Ragley has always had a great reputation for hardcore bikes at high-value prices and the new Marley has been worth the long development wait if you’re after an affordable aggro machine.
A cheap but classy chassis
It may be the cheapest bike that Ragley does but there’s still a decent level of detailing on the Marley. The tapered head tube gets a metal head badge and the multi-shaped 6061 alloy tubes are externally braced and internally butted for reasonable weight and a relatively forgiving ride quality.
With good details and dialled geometry the Marley’s chassis is a match for many boutique frames
The controls all run under the top tube and there’s an ISCG mount on the conventional screw-in BB shell. The swerved-and-curved chainstays with a split ‘finger bridge’ plate behind the crankset give room for 2.4in tyres and the seat clamp’s QR cam gets a brass insert for long-term smoothness. While the top tube isn’t super-long the rest of the geometry is state-of-the-art slack-and-low for flat-out riding, and you can buy the frame on its own for £249.
Ragley have made sure the componentry backs up the ballsy handling as much as possible. The 130mm (5.1in) travel Manitou Minute fork gets a 15mm thru-axle and the WTB rims are fitted with sticky front/fast rear tyres to match the rad front, rapid rear handling character.
The Manitou Minute fork is better than most at this price once you’ve worked out the bayonet axle technique
The Deore gearing includes a clutch rear derailleur and is driven through a FSA double crankset with a polycarbonate bashguard for rock and log protection. The Deore brakes are definitely basic in feel but Ragley’s own-brand seating and steering kit is all decent stuff.
In typical Ragley style, the 65.5-degree head angle is radically slack unloaded, but takes into account the fact that only the front end of a hardtail sags when you sit on it, steeping the steering angle. Together with a 50mm stem it gives the Marley a serious amount of swagger for pushing your luck on technical trails. While the 740mm bar is a handy enough width for decent control without having to stop to squeeze between trees in your local woods, we’d be tempted to go even wider to maximise the power steering potential of the geometry.
The short stem and slack head angle give the Marley serious gravity confidence
Once you’ve worked out how to get the half-turn Hex Lock axle on the Manitou fork consistently connected and tight, it adds an obvious edge to front-end accuracy compared with the QR forks on many similarly priced bikes. It also means you won’t have to change the front wheel if you decide to upgrade to a fatter-legged, stiffer and more consistently damped fork (such as Manitou’s own Mattoc) later.
The sticky-compound ‘High Grip’ version of WTB’s Vigilante tyre up front means you can make the most of that accuracy and short-stem steering agility even in the sketchiest conditions. Even with the stock mid-width bar, having the front wheel way out front and the BB slammed low means the Marley rips and rails corners like a maniac, so long as there’s nothing big hidden in them to buck the back wheel off line.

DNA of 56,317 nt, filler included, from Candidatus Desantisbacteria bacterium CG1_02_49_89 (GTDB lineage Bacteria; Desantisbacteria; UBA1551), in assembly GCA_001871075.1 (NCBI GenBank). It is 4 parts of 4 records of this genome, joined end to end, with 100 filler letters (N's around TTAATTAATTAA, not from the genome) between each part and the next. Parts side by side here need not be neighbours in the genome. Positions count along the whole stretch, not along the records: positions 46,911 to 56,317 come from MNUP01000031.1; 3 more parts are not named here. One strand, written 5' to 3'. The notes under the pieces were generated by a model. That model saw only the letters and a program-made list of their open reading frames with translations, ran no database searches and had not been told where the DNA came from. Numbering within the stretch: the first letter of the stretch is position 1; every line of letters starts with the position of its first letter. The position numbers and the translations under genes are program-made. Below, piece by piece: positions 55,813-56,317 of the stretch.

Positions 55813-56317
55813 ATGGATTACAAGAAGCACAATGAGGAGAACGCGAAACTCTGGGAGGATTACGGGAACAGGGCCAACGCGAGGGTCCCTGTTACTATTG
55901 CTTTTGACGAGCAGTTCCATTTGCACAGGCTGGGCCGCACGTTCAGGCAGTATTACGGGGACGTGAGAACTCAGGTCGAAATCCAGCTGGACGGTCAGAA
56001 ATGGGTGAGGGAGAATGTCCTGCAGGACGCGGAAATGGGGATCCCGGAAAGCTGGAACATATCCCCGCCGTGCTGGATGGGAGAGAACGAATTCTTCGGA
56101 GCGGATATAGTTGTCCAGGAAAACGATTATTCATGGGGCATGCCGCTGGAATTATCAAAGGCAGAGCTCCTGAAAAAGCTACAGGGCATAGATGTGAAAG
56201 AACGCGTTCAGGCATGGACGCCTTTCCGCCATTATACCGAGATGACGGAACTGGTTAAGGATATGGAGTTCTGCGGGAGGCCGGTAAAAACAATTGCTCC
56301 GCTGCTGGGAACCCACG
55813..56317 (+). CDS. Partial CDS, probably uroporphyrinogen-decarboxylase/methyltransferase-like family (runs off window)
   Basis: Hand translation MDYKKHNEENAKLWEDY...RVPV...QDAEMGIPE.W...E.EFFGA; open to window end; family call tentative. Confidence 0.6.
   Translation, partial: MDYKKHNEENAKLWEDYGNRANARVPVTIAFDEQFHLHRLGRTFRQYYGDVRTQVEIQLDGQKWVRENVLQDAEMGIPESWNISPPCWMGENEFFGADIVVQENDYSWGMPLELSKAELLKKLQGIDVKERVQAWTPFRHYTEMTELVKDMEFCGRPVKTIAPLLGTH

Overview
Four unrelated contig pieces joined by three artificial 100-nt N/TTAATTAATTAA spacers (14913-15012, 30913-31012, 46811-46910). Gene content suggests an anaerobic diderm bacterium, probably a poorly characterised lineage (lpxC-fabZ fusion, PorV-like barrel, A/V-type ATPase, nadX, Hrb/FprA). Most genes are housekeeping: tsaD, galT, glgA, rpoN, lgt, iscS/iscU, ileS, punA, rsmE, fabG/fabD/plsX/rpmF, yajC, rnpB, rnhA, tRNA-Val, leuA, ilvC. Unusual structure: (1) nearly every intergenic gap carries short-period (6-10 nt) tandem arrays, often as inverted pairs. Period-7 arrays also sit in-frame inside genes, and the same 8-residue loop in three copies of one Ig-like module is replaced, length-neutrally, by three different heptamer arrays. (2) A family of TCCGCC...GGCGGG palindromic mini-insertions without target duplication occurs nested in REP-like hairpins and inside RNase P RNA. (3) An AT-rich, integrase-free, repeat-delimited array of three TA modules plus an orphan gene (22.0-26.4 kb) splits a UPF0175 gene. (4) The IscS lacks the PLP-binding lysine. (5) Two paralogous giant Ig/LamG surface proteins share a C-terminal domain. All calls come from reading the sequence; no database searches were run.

The short back end and low-slung top tube mean easy hop-and-pop agility for keeping the unsprung rear wheel out of trouble as much as possible too. We didn’t have any trouble with the QR rear hub, but it’s worth checking the skewer for tightness regularly because the Marley’s ‘have a go hero’ character means you’re likely to be taking every part of the bike to its limits and yours on a regular basis.
The low bottom bracket means your bashguard will be seeing some service
The ‘Fast Rolling’ Trail Boss rear tyre keeps the Ragley lively through the pedals too, and it’ll trundle between your favourite technical bits reasonably efficiently all day if that’s your plan.
Inevitably there are downsides to such a downhill-focused ride if you’re more of an XC rider. The super-low bottom bracket means regular pedal – and occasional crankset bashguard – contact on uneven/rocky/rooty terrain, and the super-slack head angle will wander all over the place on steep climbs until you’re used to it.
The basic Shimano brakes also lack finesse on a bike that’s otherwise bred for the most mental trails, and the Manitou fork flexes noticeably and occasionally chokes when pushed to the max. Like any hardtail that encourages flat-out riding, the rear wheel and tyre are always at more risk than on a full-suspension bike too. At least the back end is forgiving enough that you can leave pressures high to help pneumatic survival.
If you’re up for a ton of fun for your money, then the Ragley is right up there in the ready-to-riot ratings.
|Available Sizes||XS S M L|
|Shifters||Shimano Deore M610 (2x10)|
|Spoke Type||32, single butted, stainless|
|Rear Wheel Weight||2870|
|Bottom Bracket Height (in)||11.81|
|Seat Tube (in)||18.11|
|Standover Height (in)||24.02|
|Top Tube (in)||24.02|
|Rear Tyre||WTB Trail Boss Comp Fast Rolling 27.5x2.25in|
|Bottom Bracket||FSA MegaExo|
|Front Derailleur||Shimano Deore M616|
|Brakes||Shimano M396, 180/160mm rotors|
|Cassette||Shimano HG50, 11-36t|
|Cranks||FSA Gamma Drive MegaExo, 38/24t|
|Fork||Manitou Minute Comp, 130mm (5.1in) travel (air sprung)|
|Frame Material||Custom-butted 6061-T6 aluminium|
|Front Hub||Novatec D811|
|Rear Hub||Novatec D812|
|Front Tyre||WTB Vigilante Comp High Grip 27.5x2.3in|
|Front Wheel Weight||2480|
|Handlebar||Ragley Riser, 740mm|
|Rear Derailleur||Shimano Deore M615|
|Frame size tested||L|